The landowners of Neelwal village also raised questions on the external development charges (EDCs) that the DDA will levy for the development of public infrastructure and services such as parks and playgrounds. With a meagre income from agricultural activities, these landowners will not be able to afford EDCs when the development is going to take place.

A young resident of Neelwal, who runs a vehicle repair shop, said, “Some of the residents earn around Rs 6,000 to Rs 7,000 per month. How will they be able to afford EDC charges or accommodation in flats when they are constructed? They will have to sell their land and move to Haryana.”

This photo is provided by the authors. Existing land use map of Neelwal village Khasra boundary. The core residential Abadi area of the village is surrounded by agricultural fields on all sides including a large canal system and no tube wells.

The above map shows the existing land use pattern of Neelwal village’s revenue boundary. Most of the existing land use is agricultural with the presence of multiple wells situated in farmlands. The Abadi area of the village lies within the Phirni road and constituent residential land use. A sub-drain passes through the outskirts of the village on the southeast corner that connects with a larger drain falling into the Najafgarh drain. There are several local roads currently used to access agricultural fields.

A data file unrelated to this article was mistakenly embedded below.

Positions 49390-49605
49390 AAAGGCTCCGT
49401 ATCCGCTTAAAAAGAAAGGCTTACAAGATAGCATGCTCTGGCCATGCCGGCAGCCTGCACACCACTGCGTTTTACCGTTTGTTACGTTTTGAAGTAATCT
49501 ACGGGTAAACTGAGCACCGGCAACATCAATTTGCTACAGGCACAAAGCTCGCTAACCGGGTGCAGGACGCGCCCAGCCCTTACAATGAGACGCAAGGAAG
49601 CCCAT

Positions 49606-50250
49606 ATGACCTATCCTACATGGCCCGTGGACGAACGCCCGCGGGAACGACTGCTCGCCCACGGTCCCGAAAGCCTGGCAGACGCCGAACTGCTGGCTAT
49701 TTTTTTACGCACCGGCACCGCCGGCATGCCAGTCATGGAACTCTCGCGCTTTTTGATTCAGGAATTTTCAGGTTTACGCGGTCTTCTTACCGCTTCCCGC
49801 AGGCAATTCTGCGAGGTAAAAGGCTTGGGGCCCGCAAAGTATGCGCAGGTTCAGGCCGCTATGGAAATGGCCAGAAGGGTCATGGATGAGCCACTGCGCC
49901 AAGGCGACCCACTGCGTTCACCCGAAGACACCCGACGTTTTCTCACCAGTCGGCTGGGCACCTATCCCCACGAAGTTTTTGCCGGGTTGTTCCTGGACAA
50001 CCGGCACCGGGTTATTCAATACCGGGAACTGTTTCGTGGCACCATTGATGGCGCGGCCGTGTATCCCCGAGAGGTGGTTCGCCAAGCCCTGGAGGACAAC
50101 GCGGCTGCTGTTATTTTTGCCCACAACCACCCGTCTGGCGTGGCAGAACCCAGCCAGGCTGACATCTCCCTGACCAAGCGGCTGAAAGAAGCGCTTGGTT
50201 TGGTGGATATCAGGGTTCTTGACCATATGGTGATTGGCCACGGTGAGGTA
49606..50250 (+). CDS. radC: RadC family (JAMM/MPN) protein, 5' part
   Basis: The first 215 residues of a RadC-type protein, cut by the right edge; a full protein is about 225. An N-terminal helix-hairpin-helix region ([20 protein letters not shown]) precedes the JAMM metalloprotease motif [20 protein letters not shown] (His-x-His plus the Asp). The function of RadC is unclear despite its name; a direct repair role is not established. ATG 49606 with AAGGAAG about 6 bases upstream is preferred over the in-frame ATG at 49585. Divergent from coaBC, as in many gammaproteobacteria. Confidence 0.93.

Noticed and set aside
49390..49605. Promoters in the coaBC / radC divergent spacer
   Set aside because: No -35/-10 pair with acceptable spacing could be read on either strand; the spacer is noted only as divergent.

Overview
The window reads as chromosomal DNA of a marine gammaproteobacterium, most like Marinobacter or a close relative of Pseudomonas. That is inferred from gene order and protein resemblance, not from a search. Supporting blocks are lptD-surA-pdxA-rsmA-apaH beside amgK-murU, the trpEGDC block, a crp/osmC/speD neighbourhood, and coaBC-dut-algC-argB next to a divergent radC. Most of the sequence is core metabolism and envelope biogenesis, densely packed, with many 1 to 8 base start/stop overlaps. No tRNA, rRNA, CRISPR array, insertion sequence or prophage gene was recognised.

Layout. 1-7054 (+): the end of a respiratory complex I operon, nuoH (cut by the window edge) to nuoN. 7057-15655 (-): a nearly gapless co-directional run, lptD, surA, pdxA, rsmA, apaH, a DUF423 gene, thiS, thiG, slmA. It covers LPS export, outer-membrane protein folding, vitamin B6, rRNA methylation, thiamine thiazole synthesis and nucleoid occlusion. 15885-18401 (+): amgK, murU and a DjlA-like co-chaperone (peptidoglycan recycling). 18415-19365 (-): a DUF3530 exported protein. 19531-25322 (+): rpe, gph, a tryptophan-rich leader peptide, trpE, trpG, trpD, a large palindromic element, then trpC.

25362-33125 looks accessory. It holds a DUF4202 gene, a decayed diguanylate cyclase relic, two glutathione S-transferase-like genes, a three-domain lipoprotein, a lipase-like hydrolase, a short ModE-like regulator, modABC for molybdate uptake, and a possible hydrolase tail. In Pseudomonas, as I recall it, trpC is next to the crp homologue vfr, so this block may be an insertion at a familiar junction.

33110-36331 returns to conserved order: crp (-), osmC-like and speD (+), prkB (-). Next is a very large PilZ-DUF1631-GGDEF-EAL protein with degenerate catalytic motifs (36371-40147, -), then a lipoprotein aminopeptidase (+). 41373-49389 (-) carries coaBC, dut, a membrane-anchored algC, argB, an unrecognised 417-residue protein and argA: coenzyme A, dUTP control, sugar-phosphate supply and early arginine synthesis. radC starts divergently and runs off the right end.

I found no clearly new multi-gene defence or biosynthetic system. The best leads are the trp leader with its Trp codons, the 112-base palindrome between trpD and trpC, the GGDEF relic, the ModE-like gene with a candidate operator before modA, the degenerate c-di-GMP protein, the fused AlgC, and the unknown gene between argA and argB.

Need to address social equity concerns

With the DDA embarking upon a land pooling policy for the future development of Delhi, it has to build confidence among the village landowners who are confused and apprehensive to participate in the policy. The policy requires a new form of engagement from the DDA as most of the benefits to landowners will accrue only after the development has taken place. There is a huge time gap between the pooling of land and the delivery of constructed houses or serviced land to the owners.

The DDA should address the social equity concerns that arise from the policy’s implementation. Unless the DDA takes the proactive approach of interacting with different stakeholder groups, especially the village landowners by developing clear and transparent mechanisms, the target to provide 17 lakh dwelling units through land pooling remains difficult to achieve.

Vipul Kumar is working as a project intern in the CITIIS (City Investments to Innovate, Integrate and Sustain) Program at the National Institute of Urban Affairs, New Delhi.

Paras Tyagi is the co-founder of the Centre for Youth Culture Law and Environment (CYCLE), which is rooted in an urban village of Delhi.